Black History Rebekah Entralgo

It’s Time to End This Relic of Slavery

This Black History Month, we have a chance to end the subminimum tipped wage—and raise wages for workers of every color.
[hans van den berg / CC BY 2.0]

By Rebekah Entralgo / OtherWords

If it’s passed by Congress, President Joe Biden’s COVID-19 relief proposal would do a lot more than fund relief payments and vaccine rollouts. It would also raise the wage floor for all U.S. workers — and give a particularly long overdue raise to restaurant servers, taxi drivers, manicurists, and other tipped workers.

For Tanya Wallace-Gobern, getting rid of the subminimum wage for tipped workers is a matter of racial justice. “Passing a living wage bill for tipped and non-tipped low-wage workers is essential to reducing inequality,” she said in a recent briefing.

As the executive director of the National Black Worker Center Project, Wallace-Gobern oversees a network of eight centers across the country that aim to build power and transform working conditions for Black workers. The subminimum federal wage for tipped workers, which has been stuck at just $2.13 since 1991, is a clear barrier to their goals.

While employers are technically supposed to make up the difference if workers don’t earn enough in tips to reach the current $7.25 federal minimum, this rule is largely unenforced.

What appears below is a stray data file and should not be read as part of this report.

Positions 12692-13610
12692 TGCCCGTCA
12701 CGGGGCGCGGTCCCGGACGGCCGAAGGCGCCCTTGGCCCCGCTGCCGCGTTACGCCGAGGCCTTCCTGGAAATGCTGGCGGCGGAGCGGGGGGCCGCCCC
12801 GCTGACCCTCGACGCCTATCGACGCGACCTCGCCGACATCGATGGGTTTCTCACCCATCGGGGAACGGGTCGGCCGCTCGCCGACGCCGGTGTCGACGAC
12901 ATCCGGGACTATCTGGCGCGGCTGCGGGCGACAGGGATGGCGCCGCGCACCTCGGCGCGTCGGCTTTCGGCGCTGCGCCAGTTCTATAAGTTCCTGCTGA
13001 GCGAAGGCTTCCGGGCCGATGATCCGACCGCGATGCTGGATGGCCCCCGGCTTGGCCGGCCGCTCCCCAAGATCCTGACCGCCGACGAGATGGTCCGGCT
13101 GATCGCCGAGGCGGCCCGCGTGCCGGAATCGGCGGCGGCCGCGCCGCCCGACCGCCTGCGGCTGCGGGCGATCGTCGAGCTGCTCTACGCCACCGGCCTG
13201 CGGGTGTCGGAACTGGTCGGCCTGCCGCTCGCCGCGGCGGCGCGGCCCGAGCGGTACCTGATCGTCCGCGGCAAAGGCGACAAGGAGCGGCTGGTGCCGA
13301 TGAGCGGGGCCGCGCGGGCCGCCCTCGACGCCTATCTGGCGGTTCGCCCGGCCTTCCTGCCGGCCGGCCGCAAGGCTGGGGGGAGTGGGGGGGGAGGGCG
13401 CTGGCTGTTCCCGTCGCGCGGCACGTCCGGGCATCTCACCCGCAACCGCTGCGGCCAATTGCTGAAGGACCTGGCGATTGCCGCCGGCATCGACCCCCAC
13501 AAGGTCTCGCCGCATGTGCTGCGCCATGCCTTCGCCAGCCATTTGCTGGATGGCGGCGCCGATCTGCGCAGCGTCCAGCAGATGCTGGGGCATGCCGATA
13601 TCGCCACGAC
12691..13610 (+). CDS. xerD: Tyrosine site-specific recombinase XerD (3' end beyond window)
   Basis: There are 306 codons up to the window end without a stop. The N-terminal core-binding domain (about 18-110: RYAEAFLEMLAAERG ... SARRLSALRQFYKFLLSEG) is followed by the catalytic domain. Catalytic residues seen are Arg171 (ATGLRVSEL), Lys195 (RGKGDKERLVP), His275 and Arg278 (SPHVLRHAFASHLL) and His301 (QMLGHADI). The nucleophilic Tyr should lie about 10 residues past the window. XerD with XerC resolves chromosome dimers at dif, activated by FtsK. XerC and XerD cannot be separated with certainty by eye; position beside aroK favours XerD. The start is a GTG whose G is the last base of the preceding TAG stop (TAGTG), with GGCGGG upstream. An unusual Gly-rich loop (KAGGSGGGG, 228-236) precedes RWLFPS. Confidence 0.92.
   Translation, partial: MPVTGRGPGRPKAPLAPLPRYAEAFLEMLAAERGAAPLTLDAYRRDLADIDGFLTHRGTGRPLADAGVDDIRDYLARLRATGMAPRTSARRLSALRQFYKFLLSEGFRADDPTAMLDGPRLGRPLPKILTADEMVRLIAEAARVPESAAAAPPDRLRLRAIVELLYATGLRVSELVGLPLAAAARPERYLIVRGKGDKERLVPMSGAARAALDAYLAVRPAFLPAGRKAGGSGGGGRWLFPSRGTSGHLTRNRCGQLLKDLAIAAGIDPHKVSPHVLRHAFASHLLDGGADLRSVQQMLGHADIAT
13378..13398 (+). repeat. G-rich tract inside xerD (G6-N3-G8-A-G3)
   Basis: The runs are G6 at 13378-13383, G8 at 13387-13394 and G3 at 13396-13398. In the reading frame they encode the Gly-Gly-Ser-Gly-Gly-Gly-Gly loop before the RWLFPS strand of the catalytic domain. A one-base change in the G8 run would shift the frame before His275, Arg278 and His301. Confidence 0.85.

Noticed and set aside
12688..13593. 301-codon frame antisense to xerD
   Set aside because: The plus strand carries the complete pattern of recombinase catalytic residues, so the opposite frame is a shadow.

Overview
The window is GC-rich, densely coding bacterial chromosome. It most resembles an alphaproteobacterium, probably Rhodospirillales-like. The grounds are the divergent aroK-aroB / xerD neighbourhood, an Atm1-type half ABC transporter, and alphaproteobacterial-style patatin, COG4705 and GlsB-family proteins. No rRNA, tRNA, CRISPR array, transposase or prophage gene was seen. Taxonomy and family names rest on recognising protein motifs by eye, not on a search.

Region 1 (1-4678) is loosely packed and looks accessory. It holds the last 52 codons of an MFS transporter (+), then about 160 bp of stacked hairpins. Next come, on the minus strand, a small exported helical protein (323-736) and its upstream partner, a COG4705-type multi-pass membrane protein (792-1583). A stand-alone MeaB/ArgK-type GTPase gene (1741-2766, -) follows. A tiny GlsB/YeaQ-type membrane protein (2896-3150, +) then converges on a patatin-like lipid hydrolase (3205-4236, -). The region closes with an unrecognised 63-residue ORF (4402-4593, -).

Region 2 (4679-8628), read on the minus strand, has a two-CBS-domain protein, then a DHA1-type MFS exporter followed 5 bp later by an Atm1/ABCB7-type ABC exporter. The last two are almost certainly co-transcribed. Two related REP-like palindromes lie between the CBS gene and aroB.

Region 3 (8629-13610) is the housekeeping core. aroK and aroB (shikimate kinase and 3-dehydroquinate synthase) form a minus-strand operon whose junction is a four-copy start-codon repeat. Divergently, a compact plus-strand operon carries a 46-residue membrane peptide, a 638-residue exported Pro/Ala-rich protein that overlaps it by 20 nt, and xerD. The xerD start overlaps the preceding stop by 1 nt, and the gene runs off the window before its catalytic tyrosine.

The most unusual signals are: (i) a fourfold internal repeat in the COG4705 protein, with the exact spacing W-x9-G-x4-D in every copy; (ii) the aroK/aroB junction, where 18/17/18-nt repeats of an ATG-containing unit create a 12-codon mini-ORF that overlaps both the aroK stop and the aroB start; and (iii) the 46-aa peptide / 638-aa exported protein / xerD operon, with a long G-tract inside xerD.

Meanwhile, studies have long found a racial bias in tipping. A survey by One Fair Wage found that prior to the pandemic, 60 percent of Black tipped workers earned less than $15 per hour, compared to 43 percent of white tipped workers. And since the pandemic, 88 percent of them have seen their tips plunge by half or more.

The legislative vehicle for the Biden plan, the Raise the Wage Act, would boost the overall federal minimum wage to $15 by 2025. For tipped workers, it would rise to $4.95 this year and then by $2 per year until it matches the overall $15 minimum in 2026.

The subminimum tipped wage is a shameful relic of slavery. Tipping became prevalent in the United States only after the Civil War, when restaurants and railway companies embraced the practice because it meant they didn’t have to pay wages to recently freed slaves.